By Jon Fortt
September 18, 2006

Last week I got a visit from MicroOptical, a company out in Massachusetts that is doing some fascinating stuff with heads up displays. It makes the myvu personal media viewer ($299 basic version, $399 “made for iPod” version), which is basically a wearable contraption shaped like a pair of sunglasses that you can plug into a video iPod or another portable video device.

Once you plug it in, the video from the iPod shows up on the wearable screen, and you get decent audio by plugging in the little earbuds that are connected to the glasses (which aren’t really glasses, because you can’t see through them).

I did a quick test drive of the myvu, and it works pretty well – it’s supposed to get about 6 hours of battery life, and the picture is about the quality of a 25″ CRT television from 7 feet away.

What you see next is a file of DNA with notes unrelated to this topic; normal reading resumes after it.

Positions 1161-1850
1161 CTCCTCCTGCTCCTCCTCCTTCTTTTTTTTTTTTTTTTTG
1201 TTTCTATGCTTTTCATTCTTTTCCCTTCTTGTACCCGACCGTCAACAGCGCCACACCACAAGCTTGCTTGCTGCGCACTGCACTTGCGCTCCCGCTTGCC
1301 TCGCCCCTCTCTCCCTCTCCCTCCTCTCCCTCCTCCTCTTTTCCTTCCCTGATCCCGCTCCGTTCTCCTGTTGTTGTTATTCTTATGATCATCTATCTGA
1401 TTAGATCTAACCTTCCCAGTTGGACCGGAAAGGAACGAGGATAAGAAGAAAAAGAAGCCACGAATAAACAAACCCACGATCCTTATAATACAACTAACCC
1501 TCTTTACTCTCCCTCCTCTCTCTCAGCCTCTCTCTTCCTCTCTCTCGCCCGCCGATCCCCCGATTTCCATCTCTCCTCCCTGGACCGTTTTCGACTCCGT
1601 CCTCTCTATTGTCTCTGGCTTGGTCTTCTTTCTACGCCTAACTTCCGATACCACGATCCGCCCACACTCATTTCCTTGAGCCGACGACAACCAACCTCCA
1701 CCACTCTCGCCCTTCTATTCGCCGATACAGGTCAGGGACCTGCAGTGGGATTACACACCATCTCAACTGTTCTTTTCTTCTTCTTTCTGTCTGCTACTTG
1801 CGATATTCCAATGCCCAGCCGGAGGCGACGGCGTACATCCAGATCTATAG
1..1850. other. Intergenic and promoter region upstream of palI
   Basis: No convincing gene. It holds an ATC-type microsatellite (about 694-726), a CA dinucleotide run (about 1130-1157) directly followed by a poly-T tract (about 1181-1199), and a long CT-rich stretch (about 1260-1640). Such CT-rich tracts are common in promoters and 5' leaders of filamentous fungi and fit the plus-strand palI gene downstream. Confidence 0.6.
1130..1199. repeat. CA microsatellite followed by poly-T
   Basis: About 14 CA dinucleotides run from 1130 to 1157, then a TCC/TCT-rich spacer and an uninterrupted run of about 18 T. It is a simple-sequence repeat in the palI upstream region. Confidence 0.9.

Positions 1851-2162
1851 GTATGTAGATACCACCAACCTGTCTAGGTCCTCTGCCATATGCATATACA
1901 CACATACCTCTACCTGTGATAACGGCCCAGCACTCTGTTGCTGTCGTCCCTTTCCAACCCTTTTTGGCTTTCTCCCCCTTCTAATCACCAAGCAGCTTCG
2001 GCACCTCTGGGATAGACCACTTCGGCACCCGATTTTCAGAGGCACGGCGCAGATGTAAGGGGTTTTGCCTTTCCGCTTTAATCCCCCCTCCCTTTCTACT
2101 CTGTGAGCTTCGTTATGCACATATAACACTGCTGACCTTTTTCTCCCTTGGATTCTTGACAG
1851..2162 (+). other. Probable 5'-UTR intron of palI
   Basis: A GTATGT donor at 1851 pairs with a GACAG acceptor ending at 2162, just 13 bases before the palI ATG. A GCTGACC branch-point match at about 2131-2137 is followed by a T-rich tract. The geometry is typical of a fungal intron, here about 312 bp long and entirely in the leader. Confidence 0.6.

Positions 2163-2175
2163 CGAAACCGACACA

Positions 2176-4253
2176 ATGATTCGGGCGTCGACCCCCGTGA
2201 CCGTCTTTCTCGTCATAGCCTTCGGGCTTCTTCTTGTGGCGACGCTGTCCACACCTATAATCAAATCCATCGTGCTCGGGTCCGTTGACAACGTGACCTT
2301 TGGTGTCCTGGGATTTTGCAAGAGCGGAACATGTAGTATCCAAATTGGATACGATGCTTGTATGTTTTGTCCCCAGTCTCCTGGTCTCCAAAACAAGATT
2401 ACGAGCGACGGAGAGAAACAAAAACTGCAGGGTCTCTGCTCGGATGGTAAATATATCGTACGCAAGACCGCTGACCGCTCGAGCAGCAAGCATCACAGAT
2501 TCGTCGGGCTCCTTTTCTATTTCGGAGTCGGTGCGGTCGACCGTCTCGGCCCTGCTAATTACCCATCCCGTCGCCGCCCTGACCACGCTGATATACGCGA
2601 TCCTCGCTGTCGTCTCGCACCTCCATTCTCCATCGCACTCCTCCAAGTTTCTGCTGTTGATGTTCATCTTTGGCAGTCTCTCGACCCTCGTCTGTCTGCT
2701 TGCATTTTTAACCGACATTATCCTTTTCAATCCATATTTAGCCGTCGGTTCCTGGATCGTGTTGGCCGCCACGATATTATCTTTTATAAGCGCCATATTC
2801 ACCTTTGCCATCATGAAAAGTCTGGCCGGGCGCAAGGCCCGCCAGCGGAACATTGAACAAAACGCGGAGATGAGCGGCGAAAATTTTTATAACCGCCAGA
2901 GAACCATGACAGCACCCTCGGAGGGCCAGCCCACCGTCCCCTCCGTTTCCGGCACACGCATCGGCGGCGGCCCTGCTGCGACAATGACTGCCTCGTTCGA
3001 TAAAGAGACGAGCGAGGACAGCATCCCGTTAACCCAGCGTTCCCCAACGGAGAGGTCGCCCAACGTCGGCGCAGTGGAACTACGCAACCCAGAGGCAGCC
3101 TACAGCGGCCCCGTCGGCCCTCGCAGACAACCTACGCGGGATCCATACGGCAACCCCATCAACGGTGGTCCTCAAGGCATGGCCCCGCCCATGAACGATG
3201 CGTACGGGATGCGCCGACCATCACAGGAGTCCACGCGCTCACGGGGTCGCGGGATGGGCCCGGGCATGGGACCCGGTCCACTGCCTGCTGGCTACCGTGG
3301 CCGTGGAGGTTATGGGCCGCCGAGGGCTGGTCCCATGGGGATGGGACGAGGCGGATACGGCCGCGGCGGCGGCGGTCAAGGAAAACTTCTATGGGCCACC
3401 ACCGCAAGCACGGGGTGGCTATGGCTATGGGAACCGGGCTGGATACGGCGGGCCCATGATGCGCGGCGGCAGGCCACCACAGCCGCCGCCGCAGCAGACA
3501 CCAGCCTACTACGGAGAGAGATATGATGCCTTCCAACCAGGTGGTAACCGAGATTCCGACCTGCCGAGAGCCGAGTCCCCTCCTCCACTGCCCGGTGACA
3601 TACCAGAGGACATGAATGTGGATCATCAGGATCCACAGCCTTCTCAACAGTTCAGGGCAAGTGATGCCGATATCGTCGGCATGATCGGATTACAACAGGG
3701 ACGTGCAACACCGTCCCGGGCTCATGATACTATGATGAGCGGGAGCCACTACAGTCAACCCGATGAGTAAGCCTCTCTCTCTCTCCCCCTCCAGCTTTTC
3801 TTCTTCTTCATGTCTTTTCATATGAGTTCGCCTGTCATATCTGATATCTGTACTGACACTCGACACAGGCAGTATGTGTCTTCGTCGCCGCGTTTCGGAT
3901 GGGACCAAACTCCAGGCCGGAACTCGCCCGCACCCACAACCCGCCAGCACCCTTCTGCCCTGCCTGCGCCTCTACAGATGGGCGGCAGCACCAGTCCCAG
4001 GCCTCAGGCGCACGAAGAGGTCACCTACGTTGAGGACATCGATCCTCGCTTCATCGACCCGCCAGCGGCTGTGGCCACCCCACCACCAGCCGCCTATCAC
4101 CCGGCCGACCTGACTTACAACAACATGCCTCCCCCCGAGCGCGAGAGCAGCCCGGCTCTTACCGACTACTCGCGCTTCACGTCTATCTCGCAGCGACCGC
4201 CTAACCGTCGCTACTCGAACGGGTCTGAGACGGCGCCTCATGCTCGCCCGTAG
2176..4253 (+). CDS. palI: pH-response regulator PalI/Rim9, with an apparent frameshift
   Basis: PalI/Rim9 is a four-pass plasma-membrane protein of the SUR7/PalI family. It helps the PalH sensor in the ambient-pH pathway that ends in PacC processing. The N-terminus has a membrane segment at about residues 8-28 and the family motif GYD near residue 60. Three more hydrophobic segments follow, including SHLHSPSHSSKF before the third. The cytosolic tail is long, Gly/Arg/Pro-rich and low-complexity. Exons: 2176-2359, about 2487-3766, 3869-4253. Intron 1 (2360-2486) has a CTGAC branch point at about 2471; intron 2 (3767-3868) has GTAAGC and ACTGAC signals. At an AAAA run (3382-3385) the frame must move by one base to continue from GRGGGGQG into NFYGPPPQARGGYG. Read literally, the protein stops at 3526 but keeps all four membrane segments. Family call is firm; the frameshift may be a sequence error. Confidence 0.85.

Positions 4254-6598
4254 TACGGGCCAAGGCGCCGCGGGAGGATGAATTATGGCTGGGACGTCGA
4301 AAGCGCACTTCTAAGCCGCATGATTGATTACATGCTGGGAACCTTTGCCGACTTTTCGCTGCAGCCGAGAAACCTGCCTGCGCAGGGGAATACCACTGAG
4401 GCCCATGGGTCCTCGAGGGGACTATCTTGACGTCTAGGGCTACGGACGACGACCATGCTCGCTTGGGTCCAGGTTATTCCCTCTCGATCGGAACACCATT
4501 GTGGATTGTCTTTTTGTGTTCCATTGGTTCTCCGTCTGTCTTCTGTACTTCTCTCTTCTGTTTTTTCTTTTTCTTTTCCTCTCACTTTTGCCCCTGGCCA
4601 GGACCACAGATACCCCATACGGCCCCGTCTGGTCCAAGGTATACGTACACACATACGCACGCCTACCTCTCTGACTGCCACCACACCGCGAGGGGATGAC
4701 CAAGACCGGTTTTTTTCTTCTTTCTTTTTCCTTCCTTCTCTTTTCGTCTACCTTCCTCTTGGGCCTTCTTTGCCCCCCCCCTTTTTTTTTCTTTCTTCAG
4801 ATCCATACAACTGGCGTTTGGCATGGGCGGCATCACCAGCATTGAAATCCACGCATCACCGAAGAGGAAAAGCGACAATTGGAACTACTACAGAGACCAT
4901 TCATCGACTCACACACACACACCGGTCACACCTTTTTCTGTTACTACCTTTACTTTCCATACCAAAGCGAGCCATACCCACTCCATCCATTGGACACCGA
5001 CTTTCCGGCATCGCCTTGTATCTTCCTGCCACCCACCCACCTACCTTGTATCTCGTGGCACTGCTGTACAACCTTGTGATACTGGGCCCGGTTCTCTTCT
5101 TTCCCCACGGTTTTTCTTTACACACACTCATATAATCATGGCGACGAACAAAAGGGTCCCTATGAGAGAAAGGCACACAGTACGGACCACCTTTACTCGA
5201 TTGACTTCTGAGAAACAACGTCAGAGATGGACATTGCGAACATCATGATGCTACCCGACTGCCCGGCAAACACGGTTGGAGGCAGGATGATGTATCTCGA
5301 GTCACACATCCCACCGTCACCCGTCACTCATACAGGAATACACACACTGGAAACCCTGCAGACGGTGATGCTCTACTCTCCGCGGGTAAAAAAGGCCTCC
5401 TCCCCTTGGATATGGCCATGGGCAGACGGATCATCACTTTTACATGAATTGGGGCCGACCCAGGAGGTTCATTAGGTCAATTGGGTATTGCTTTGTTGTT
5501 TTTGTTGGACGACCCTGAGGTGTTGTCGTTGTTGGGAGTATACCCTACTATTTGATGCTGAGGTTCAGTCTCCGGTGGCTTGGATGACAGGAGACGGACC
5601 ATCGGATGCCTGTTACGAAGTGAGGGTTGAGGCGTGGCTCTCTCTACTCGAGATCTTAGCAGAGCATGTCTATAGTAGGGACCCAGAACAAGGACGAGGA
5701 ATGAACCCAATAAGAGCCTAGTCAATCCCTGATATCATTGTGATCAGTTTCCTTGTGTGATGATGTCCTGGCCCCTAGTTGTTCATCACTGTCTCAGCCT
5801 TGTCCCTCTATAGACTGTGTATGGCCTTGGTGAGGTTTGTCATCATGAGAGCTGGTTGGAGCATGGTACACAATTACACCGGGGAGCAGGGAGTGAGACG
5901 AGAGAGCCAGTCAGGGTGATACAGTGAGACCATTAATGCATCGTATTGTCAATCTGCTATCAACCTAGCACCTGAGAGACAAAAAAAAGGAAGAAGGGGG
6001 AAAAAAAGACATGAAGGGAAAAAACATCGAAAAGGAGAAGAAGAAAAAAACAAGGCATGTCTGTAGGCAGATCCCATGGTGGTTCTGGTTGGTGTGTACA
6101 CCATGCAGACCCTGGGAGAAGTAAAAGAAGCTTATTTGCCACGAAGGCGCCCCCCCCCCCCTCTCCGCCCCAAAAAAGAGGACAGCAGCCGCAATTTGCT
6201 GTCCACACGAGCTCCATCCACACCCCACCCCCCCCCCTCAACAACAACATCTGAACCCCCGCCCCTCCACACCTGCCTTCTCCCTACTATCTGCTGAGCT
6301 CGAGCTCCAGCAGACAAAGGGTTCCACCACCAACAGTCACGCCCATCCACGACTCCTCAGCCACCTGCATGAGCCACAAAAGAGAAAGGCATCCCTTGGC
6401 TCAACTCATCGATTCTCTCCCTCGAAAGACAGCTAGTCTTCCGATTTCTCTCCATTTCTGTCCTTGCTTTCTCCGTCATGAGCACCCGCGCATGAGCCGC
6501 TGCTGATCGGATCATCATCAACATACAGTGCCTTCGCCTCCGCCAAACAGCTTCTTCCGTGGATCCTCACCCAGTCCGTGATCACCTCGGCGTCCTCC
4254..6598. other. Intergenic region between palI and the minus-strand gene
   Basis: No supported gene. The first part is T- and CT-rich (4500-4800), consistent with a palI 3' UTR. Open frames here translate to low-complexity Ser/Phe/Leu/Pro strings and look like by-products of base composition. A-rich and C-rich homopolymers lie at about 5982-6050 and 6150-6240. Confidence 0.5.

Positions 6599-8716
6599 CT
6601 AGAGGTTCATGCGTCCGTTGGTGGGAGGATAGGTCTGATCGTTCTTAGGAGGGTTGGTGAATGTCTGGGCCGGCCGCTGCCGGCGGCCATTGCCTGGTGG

At first, though, I found the experience underwhelming considering the price. In our age of big plasma TVs, the screen, while sharp, seems sort of small. But then as I started to move around my office wearing the myvu, two things impressed me:

First, I didn’t get a headache. Wearable displays – and I’ve tried a few – often leave you with that feeling like you’ve crossed your eyes for so long they might stay that way.

Second, and just as important, I could see where I was going with the myvu on. The headset is thin enough that you can wear it on the bridge of your nose and see where you’re going while also glancing down and watching TV. I’m not saying this is a good idea – it’s probably risky or downright dangerous to wear this thing while, say, crossing the street. But if you’re doing chores around the house, or lounging around in bed, or needing to half-listen to someone blabbing about something-or-other when you’d rather be catching up on Lost episodes … well … now you can.

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